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Remodeling replaces cut axons

By | December 7, 2009

Neurons in the fly can radically remold their cytoskeleton to rebuild a severed axon -- a finding that might provide clues to how neurons recover from injury, researchers reported yesterday at the American Society for Cell Biology meeting in San Diego. Image: Wikipedia To rebuild the severed axon, neurons in the fly ramp up their production of microtubules -- the main structural elements of the cytoskeleton -- and recreate the microtubules characteristic of the axon in a nearby part of the ce

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27 more hESC lines head for OK

By | December 4, 2009

Twenty-seven human embryonic stem cell (hESC) lines are ethically derived and should be approved for use in research funded by the US linkurl:National Institutes of Health; (NIH), a committee advising the NIH director linkurl:recommended today (December 4).; These findings come just two days after the approval of the first 13 lines linkurl:earlier this week.; Human embryonic st


A robotic arm breakthrough?

By | December 3, 2009

We at __The Scientist__ are always on the lookout for overhyped research, and we suspect we've run across an example in an linkurl:Associated Press; story about a brain-controlled prosthetic arm published yesterday (December 2). The article stated that researchers in Italy had used a robotic arm, controlled via electrodes implanted in the nerves of an amputee's arm, that allowed him "to feel sensations in the artificial limb an


NIH OKs 13 stem cell lines

By | December 2, 2009

Thirteen human embryonic stem cell (hESC) lines have received approval for use in federally funded research, with the promise of more to come as soon as this Friday, linkurl:the National Institutes of Health announced; today (December 2). Human embryonic stem cellsImage: Wikimedia commons, Nissim Benvenisty"This is a significant day," NIH director Francis Collins said at a teleconference. "These [new lines] now becoming available we believe will


PNAS review policy... by numbers

By | December 2, 2009

Some in the research community grouse about how members of the National Academy of Sciences (NAS) can hand pick reviewers and essentially fast track the publication of their papers or papers written by select non-academy members in the high-impact __Proceedings of the National Academy of Sciences of the United States of America__ (__PNAS__). But a citation analysis linkurl:published;


Immunologist faked data

By | December 1, 2009

An immunologist duplicated images and falsified data in a study on regulating factors of autoimmune disease published in Nature Medicine in 2006, the Office of Research Integrity (ORI) reported. Image: FlickrCreativeCommons/Julo According to ORI's linkurl:statement,; released this fall, Zhong-Bin Deng, then a postdoc at the linkurl:Medical College of Georgia,; manipulated data to show that the autoimmune regulator (AIRE


School halts baboon anthrax study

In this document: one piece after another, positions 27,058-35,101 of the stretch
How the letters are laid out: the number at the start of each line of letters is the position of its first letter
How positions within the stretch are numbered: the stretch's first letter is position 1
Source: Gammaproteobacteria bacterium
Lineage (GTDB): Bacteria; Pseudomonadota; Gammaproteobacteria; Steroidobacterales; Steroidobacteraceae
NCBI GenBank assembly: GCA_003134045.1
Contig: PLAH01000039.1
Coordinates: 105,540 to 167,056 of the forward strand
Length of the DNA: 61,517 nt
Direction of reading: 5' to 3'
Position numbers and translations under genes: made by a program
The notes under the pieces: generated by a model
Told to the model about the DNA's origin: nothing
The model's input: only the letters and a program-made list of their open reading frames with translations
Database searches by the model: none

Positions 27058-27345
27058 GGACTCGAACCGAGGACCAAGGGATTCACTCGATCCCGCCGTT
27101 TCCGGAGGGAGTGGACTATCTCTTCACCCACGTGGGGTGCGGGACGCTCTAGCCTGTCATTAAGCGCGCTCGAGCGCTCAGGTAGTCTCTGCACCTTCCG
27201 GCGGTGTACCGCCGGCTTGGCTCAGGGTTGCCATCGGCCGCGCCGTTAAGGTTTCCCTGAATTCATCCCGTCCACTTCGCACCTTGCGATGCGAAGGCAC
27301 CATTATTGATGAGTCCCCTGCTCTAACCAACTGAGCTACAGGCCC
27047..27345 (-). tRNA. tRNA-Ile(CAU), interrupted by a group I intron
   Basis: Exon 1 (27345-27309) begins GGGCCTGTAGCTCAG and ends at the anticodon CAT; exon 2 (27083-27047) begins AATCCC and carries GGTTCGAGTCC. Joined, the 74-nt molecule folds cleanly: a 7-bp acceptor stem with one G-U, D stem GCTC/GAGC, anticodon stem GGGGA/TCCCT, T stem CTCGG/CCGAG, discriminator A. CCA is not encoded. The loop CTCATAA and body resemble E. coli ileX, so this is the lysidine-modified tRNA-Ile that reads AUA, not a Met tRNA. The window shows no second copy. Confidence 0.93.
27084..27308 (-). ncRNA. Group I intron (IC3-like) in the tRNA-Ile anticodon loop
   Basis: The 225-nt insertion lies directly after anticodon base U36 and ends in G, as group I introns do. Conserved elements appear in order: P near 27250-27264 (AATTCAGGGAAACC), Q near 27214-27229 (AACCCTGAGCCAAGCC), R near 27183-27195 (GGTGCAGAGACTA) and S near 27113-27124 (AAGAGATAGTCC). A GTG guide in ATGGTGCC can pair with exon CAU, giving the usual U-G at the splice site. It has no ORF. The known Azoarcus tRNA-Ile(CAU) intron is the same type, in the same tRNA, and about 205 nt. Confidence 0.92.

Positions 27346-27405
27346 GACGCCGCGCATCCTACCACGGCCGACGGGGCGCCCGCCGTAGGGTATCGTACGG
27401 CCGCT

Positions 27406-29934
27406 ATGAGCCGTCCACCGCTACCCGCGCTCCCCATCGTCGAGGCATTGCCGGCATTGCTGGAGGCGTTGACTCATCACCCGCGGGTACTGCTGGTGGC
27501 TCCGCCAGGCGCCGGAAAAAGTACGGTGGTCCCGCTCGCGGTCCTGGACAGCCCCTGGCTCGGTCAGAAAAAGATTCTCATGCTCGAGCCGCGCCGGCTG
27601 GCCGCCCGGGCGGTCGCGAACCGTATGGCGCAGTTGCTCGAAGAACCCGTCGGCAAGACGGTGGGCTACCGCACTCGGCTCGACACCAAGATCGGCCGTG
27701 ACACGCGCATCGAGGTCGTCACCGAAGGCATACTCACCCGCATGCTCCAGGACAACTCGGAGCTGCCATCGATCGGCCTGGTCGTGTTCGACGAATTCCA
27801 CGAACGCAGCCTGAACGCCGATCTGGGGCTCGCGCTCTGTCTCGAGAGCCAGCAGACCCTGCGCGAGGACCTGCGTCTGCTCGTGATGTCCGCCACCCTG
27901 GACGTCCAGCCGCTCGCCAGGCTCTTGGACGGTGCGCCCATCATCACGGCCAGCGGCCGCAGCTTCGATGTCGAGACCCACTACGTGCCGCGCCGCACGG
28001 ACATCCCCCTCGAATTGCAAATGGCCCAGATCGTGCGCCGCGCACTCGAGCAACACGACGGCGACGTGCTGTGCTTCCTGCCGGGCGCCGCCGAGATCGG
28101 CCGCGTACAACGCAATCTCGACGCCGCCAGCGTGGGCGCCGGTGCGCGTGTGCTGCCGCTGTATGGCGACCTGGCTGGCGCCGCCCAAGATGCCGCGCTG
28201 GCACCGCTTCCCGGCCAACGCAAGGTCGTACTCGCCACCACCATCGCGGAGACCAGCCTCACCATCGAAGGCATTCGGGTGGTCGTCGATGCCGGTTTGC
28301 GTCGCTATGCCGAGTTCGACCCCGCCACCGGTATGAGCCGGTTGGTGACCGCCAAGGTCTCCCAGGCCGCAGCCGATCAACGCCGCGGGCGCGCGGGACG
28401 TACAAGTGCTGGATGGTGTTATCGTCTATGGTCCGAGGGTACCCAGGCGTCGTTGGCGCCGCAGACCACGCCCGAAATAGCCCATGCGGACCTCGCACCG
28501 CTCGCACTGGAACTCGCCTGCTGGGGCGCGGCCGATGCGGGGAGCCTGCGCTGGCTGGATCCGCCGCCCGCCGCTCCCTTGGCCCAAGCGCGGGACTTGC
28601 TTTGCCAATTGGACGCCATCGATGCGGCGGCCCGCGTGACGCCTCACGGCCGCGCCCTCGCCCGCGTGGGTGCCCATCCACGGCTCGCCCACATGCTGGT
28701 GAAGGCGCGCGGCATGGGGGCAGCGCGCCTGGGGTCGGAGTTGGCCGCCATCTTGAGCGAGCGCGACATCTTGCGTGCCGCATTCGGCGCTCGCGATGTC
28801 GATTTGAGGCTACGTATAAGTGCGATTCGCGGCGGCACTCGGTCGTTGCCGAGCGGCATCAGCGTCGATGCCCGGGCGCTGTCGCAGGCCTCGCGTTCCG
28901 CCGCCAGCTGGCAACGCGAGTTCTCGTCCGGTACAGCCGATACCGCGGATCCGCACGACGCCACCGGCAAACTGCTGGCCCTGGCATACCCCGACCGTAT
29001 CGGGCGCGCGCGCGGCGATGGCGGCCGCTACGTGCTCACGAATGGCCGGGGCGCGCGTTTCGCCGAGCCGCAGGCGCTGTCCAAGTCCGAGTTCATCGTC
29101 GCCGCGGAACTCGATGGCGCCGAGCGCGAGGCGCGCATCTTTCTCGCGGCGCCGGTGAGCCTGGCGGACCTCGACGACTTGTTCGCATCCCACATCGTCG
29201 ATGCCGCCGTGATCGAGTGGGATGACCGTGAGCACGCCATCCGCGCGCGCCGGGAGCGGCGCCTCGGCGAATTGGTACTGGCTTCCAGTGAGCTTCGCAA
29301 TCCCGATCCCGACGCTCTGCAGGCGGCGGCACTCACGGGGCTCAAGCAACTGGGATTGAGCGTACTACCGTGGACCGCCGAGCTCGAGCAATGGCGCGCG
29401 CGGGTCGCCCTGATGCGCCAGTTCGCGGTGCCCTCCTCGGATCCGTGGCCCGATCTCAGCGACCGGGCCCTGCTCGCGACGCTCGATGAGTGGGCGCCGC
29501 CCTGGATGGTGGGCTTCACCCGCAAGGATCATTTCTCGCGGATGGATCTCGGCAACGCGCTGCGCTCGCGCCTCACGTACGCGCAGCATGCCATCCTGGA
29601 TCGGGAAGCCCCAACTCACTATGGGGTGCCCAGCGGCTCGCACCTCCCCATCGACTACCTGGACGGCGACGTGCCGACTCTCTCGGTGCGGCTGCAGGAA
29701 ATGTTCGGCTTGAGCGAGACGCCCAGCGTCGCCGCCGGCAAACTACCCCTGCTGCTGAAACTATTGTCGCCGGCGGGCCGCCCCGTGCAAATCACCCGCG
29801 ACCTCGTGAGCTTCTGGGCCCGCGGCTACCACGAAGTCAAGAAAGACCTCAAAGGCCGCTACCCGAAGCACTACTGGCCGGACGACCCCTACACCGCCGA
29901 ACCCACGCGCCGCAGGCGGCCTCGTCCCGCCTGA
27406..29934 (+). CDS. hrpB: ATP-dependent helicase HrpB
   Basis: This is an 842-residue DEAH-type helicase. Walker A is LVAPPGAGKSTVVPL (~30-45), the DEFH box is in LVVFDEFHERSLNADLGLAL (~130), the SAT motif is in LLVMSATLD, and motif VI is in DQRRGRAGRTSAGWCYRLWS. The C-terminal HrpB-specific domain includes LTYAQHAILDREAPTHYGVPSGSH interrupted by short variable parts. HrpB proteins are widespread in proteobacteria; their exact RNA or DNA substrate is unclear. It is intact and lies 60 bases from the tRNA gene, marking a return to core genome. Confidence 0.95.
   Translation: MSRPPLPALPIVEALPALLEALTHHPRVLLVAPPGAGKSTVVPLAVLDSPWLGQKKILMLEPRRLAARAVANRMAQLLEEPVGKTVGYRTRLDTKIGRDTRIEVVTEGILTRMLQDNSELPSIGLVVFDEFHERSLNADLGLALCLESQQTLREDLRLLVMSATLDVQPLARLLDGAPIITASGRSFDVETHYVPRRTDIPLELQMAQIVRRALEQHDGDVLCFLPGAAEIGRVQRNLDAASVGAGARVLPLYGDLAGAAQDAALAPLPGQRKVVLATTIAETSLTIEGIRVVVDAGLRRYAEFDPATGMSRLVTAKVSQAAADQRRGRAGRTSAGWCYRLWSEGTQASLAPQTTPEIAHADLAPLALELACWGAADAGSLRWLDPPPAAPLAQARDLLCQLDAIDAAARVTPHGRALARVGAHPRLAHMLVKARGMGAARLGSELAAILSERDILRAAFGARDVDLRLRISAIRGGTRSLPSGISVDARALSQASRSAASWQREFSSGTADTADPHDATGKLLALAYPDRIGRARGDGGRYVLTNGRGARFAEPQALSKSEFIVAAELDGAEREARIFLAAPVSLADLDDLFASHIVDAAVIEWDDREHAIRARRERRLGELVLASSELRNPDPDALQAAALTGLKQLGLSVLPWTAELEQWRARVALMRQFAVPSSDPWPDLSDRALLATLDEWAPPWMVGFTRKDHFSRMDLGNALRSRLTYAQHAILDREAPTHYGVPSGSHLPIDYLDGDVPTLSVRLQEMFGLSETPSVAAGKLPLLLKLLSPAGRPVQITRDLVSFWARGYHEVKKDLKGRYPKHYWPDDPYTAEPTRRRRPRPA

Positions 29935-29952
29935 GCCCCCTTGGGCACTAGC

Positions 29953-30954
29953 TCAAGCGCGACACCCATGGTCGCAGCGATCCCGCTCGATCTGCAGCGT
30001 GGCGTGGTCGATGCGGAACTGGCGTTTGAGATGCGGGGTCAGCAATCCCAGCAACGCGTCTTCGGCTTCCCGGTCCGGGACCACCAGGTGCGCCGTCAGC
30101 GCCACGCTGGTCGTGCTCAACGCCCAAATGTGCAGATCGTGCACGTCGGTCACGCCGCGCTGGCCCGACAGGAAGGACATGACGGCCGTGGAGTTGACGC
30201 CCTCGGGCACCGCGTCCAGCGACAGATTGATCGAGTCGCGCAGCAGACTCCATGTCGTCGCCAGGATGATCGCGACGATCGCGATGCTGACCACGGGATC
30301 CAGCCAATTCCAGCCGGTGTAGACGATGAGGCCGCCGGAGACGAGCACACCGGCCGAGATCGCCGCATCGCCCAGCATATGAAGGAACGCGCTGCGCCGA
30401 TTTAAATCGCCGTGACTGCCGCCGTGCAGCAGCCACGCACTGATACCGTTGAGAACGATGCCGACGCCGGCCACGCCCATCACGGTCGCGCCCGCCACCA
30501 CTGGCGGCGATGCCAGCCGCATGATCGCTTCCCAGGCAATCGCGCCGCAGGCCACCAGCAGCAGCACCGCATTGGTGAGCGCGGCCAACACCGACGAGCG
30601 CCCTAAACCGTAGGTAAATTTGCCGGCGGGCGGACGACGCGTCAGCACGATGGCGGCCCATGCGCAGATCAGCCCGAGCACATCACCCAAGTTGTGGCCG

By | December 1, 2009

Oklahoma State University (OSU) administrators have aborted a federally-funded study of anthrax vaccines because the project involved sacrificing the baboons involved in the research -- even though the project had already received approval by a unanimous vote from the university committee overseeing animal research. A photomicrograph of Bacillus anthracis bacteriaImage: Wikimedia commons, CDC"It was a considerable surprise to pretty much everybody involved," said linkurl:Michael Davis,;http://w


The end of hypoallergenic cats?

By | December 1, 2009

A controversial company that claimed to develop hypoallergenic cats and dogs will bow out of the companion animal business and launch a new venture focused on veterinary diagnostic services starting next year, according to a statement sent out in their corporate newsletter this Sunday (29th November). Image: Wikimedia Commons"Following our recent acquisition, the business will be taking a new direction from 2010, specifically, fine-tuning and launching our proprietary veterinary genetic molecul


Science paper pulled

By | November 30, 2009

Researchers are retracting a highly-cited linkurl:2004 Science paper; describing a new way of adding sugars to proteins -- a longstanding challenge in molecular biology -- citing their inability to repeat the results and the absence of the original lab notebooks with the experiment details, they linkurl:announced; in Science last Thursday (November 26). Image: Wikimedia commons"


Q&A: The future of HIV vaccines

By | November 30, 2009

Despite the slew of failures in the past, the most recent $105 million HIV vaccine study among 16,000 Thai volunteers is the first to show any (albeit modest) success. With this first sign of promise in HIV vaccine research, linkurl:Norman Letvin,; professor of Medicine at Beth Israel Deaconess Medical Center, Harvard Medical School, who was not involved in the Thailand trial, weighs in on the topic in an opinion piece published linkurl:



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